A topic I’m sincerely and wholeheartedly passionate about is Autism Spectrum Disorder (ASD). This isn’t merely a hobby for me, this isn’t something where I sat here and said, “Welp, Brannen, you have to find your niche as a Social Worker once you start practicing for realz…go with ASD!” No, like a lot of things in my life — Harry Potter, cats, trivia, gender studies, Buddhism, the DSM, and other random things — it’s something that I will spend literally hours researching on my own, checking out a library’s worth of books on to learn more, and even recently found a job where I can get paid to assist in a study examining family dynamics in the context of ASD. Totally applying to that to support my broke grad student butt, by the way.
But I digress.
In the general theme of my blog, I’ve been thinking a lot about my identity. You know, that thing that I sometimes do. And in another related general theme of my blog, I’ve also been experiencing symptoms of anxiety. This is not new for me, and it should not be surprising considering I’m switching my anti-anxiety medication. But what really gets me, and has been a problem I’ve started pegging as an annoying, anxiety-inducing habit, is that when I get symptomatic in terms of anxiety my thought process looks a little bit like this:
Here’s a thing. I like this thing. I’m gonna do it. Oh wait, hold on, another thing I like to do! [sets aside random thing for another random thing, continues in this vein all day]
Wait, people. Oh, hi people! Oh crap, it’s a thing. A Social Thing. Did I do it right? I’m not sure…did I not make enough eye contact? Too much? Damn, I messed that up again, I just know it.
[Anxiety symptoms crank up a notch]
Oh look, another Thing. Think about the Thing think about the Thing think about the–
Shit, this is horrible. Why can’t I stop thinking about the Thing? Or that other Thing? What’s wrong with me?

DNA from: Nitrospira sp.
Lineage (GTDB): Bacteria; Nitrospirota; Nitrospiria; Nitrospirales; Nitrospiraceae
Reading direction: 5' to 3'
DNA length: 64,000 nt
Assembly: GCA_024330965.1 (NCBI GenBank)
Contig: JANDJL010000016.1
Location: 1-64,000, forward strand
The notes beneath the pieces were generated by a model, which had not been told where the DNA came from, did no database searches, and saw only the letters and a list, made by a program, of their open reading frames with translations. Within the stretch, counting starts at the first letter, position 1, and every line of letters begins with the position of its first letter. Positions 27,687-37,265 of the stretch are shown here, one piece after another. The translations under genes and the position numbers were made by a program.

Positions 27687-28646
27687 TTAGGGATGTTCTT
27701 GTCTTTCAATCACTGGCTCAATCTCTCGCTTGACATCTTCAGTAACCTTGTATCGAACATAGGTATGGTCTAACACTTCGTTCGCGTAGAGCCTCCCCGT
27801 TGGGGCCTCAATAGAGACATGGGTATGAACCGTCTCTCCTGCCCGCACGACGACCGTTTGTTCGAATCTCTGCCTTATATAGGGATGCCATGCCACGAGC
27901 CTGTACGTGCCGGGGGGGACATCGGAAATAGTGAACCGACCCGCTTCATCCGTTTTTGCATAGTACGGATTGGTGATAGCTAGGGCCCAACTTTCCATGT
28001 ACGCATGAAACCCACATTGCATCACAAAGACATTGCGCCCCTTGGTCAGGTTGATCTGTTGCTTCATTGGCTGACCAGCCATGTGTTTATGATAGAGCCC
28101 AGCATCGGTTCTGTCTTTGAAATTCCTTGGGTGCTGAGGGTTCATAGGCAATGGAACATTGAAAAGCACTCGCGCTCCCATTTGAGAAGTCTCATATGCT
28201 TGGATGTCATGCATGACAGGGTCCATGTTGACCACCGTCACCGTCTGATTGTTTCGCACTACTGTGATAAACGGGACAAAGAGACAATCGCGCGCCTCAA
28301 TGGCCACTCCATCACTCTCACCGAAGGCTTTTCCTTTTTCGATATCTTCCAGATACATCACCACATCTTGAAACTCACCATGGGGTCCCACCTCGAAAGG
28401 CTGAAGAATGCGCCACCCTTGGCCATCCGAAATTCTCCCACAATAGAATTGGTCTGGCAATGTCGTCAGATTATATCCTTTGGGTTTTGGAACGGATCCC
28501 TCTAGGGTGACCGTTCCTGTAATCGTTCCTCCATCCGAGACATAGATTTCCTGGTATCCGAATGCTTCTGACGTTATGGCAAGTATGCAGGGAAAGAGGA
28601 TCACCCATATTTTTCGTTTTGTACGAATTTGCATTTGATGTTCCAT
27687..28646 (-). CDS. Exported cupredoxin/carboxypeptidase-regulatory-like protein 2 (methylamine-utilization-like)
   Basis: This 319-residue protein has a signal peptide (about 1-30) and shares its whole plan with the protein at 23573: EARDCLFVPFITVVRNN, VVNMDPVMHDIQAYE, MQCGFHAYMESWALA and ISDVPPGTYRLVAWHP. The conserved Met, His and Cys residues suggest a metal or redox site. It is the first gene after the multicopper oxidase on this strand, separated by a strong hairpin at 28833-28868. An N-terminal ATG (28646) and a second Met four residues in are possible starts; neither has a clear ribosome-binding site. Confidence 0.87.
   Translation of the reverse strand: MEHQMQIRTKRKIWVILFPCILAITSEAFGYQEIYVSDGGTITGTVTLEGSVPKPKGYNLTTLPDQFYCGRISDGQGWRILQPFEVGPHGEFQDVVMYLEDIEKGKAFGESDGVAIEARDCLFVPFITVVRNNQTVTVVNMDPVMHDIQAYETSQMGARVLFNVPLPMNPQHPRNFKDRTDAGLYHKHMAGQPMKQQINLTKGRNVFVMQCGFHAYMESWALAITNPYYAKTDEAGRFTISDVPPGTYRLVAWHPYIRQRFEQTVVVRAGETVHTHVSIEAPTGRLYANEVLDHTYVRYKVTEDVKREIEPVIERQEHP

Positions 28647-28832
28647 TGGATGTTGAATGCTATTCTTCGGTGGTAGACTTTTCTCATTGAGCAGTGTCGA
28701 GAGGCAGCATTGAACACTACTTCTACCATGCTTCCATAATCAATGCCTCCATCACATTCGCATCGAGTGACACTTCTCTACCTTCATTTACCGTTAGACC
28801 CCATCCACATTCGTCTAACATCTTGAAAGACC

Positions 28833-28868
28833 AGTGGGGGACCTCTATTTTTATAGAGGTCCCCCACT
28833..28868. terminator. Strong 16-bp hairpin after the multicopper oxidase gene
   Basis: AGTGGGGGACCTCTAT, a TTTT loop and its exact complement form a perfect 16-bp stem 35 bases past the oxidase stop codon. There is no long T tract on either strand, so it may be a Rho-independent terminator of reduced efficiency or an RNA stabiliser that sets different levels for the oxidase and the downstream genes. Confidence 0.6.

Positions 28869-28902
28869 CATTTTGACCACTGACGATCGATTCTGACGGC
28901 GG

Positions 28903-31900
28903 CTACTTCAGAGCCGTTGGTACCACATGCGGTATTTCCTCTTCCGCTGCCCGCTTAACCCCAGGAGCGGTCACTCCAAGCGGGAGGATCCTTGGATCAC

Ad infinitum, ad nauseum. And the anxiety gets worse and worse, and my symptoms follow suit. I can’t decide if the behaviors precipitate the anxiety, or the anxiety the behaviors. I start struggling with eye contact. It’s harder for me to verbalize myself, and I find myself concentrating extra hard on forming and stringing words together coherently. I get twitchy–very twitchy. Loud noises, in particular high pitched ones, start making me jump. And don’t get me started on physical contact. Can you see where I’m going with this?
In short: even though I know I shouldn’t self-diagnose, even though I know it’s something I struggle not to do, especially when I’m anxious, it’s precisely when I’m anxious that I start thinking that yes, Virginia, this one has ASD. Specifically Asperger’s, before they combined it with Pervasive Developmental Disorder NOS (not otherwise specified), Autism, Rett Syndrome, otherwise known as the Pervasive Developmental Disorders for the ASD diagnosis. Told you I love the DSM.
Here’s the thing, though, because it’s a Really Important Thing…I’ve never been diagnosed with this, not clinically, which is my definition of truly being considered to have one disorder or illness or whatever it may be. Because for me, that’s how I have to frame it so that I won’t walk around a hypochondriac. I’ve been there, it sucks, and I really don’t want to do it. And no matter how bad I get, no matter how anxious I am, no matter how symptomatic I become, I have never — and will never — appropriate a label that others have for legitimate reasons for the sole reason that I suspect it might be true for me. This is something I struggle with regarding my dysthymia and potential anxiety diagnosis…I don’t even know how to identify as having a mental illness, because it’s so integrated into my personality that I feel as though it’s less an illness, and more of a character trait (or flaw, depending on the day).
So who’s to say I don’t have ASD? For now, probably my therapist…unless she agrees with me. But because I have this tendency to make up rules in my head that somehow equate to law in my book, like the not-being-a-hypochondriac rule mentioned above, I have this rule that tells me “Don’t self-diagnose, and don’t tell your therapist. It’s not good to self-diagnose, and she won’t like it.” I’ve brought it up briefly, and we moved onto other topics. But like I’ve said, ASD is really, really important to me. My brain latches on and won’t let go.
And here I am, writing this post. Not just because I can’t let go, but because I’m making a serious and honest attempt to be transparent about this issue. I can’t be the only one who’s ever thought they had some sort of sickness, mental illness, or neurodevelopmental disorder (as is the case with ASD). However, that absolutely does not make it okay to appropriate a term that, by rights, isn’t yours to take. At best it’s just rude; at worst you’re being uninformed and not considering people who truly need this diagnosis for treatment purposes.